Out Every Night: The Best Shows From February 27 to March 4


  • The Del Fuegos play Old Rock House on Thursday.

Some big names from decades past populate this week's featured shows -- Eddie Money and Barry Manilow on the same night?? Del Fuegos the night before? Luckily Manilow is playing two shows in town or else there'd be some difficult decisions to be made. In addition to the gray-hairs, St. Louis will play host to pop-punkers the Ataris, Green Day's American Idiot opera, the record release show of local outlaw country boys the Reebs and more. Additional info on the bands and shows after the jump.


Rusko Mon., February 27, 8:00pm @ The Pageant - $28 By Josh Levi Since 2006, Rusko has made his way from packed London clubs to the international dubstep pantheon. Staying away from the darker side of the genre, Rusko's music vibrates through the masses with a vital focus on high energy and massive bass. His unique approach and highly contagious remixes of acts like Adele and Basement Jaxx have kept him in the eyes of party monster Diplo, who is on his second Rusko release through his Mad Decent imprint. Full of trademark wobble, the new album ― called Songs ― is sure to make the kids wait for the drop.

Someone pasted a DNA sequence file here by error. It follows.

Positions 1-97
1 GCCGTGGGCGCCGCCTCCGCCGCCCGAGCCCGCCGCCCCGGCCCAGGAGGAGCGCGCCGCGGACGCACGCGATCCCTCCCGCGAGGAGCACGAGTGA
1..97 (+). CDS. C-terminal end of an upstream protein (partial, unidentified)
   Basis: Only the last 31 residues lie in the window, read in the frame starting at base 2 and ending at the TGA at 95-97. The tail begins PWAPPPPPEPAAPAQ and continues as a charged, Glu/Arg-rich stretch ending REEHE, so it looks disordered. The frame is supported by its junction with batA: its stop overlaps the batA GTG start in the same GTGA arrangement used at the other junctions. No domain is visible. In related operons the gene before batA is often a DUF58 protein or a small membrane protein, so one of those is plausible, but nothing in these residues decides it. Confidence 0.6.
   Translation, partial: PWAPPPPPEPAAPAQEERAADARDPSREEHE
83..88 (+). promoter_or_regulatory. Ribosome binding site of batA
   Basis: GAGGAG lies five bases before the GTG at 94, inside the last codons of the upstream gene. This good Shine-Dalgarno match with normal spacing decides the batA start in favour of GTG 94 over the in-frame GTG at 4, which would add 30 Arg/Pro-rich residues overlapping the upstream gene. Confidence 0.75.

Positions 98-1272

Pearl and the Beard Wed., February 29, 8:00pm @ The Gramophone - $5 21+, $8 18+ By Daniel Hill Hailing from Brooklyn, Pearl and the Beard is a quirky three-piece with a penchant for folksy multi-instrumentation and sophisticated vocal harmonization. Don't mistake them for your typical run-of-the-mill "alt-folk"; members Jocelyn Mackenzie, Emily Hope Price and Jeremy Styles add elements of blues, jazz, and world music to the formula to form beautifully crafted ballads, using -- according to their press release -- "one cello, one guitar, one glockenspiel, one melodica, several drums, one accordion, ninety-six teeth, and one soul." With a DIY approach and a passion for music that is evident on first listen, Pearl and the Beard are truly unique and worth checking out.


Del Fuegos Thu., March 1, 8:00pm @ Old Rock House - $18-$20 By Roy Kasten Cut from the same proto-punk cloth as Tom Petty and the Hearbreakers, the Del Fuegos had hooks, looks, tunes and 'tude: everything it should have taken to break into the '80s mainstream. Everything, that is, but business sense. The band notoriously sold out too soon (shilling in a Miller beer commercial), squabbled over songwriting and got sucked into studio-glossed R&B. Its best songs "Don't Run Wild," "Hand in Hand" and "I Still Want You" are still among Dan Zanes' best tunes, and along with brother Warren, bassist Tom Lloyd and drummer Woody Glessman (all original members), the reunited Del Fuegos should have the muscle to rescue them from the cut-out bin. Why This Show Matters: A non-Disney-approved rock show from Dan Zanes is nearly as rare as a show by his first band, which hasn't toured in over twenty years.